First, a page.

malloc() vs calloc()

What is the difference between doing:ptr = (char **) malloc (n * sizeof(char *));or:ptr = (char **) calloc (n, sizeof(char*));When is it a good idea to use callocovermalloc or vice versa?Answer1.calloc()zero-initializes the buffer, whilemalloc()leaves the memory uninitialized.Zeroing out the memory may take a little time, so you probably want to usemalloc()if that performance is an issue. If initializing the memory is more important, use calloc(). For example,calloc()might save you a call tomemset().2.Usemalloc()if you are going to set everything that you use in the allocated space. Usecalloc()if you’re going to leave parts of the data uninitialized – and it would be beneficial to have the unset parts zeroed.3.One often-overlooked advantage ofcalloc()is that (conformant implementations of) it will help protect you against integer overflow vulnerabilities. Compare:size_t count = get_int32(file);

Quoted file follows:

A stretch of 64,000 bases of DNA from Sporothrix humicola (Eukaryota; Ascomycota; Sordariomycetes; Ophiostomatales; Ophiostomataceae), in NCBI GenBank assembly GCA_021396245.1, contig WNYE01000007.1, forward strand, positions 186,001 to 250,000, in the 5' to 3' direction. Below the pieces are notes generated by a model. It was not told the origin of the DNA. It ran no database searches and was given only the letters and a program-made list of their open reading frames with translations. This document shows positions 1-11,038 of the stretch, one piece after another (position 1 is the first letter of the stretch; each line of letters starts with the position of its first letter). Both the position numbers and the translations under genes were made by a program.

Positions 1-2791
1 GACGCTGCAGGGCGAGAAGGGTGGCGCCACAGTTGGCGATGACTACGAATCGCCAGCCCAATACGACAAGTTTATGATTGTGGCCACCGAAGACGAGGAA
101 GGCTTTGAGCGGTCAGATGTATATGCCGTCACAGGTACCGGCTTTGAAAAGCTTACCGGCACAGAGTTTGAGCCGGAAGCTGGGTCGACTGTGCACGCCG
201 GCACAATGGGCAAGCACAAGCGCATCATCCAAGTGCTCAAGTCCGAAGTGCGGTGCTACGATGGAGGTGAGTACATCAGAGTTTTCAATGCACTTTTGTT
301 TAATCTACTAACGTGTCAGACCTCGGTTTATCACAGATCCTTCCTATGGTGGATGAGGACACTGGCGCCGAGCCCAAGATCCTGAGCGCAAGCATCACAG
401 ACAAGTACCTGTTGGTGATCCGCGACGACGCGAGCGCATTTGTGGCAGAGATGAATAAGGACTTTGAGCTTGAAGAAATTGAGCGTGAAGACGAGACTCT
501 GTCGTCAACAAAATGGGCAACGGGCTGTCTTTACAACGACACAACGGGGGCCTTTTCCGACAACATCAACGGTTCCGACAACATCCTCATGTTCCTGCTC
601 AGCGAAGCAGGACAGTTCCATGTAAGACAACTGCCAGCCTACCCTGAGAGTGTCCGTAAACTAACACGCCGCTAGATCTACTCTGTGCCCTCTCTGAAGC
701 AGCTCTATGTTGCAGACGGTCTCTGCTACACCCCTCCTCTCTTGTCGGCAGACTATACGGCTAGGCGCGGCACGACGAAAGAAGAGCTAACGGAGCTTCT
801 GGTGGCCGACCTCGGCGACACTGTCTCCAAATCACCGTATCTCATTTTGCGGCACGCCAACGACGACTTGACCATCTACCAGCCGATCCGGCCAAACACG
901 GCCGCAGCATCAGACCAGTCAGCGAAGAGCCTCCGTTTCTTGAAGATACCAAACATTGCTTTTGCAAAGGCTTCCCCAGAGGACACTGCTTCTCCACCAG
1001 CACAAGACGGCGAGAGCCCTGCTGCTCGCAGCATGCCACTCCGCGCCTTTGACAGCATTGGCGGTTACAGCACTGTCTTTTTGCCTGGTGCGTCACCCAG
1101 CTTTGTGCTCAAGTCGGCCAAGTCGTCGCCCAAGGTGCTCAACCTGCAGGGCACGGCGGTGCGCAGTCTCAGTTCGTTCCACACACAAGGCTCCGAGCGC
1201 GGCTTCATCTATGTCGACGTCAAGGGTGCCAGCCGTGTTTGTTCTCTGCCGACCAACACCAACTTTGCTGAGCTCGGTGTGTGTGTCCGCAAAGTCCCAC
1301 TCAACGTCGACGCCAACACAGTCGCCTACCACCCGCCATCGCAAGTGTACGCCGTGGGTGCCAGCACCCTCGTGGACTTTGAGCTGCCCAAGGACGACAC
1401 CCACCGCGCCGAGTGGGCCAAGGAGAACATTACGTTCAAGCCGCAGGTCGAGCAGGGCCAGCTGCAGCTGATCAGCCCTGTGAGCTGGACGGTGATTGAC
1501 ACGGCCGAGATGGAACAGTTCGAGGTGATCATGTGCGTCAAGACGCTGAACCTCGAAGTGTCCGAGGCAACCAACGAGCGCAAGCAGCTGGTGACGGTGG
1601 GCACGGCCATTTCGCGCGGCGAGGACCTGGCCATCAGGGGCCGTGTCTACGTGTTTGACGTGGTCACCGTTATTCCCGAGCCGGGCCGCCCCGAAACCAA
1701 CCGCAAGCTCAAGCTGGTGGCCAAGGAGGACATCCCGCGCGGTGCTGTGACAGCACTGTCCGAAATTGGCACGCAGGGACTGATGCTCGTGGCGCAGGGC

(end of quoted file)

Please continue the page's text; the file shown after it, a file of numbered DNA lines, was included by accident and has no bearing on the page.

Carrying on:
struct foo *bar = malloc(count * sizeof *bar);vs.size_t count = get_int32(file);
struct foo *bar = calloc(count, sizeof *bar);The former could result in a tiny allocation and subsequent bufferoverflows, ifcountis greater thanSIZE_MAX/sizeof *bar. The latter will automatically fail in this case since an object that large cannot be created.

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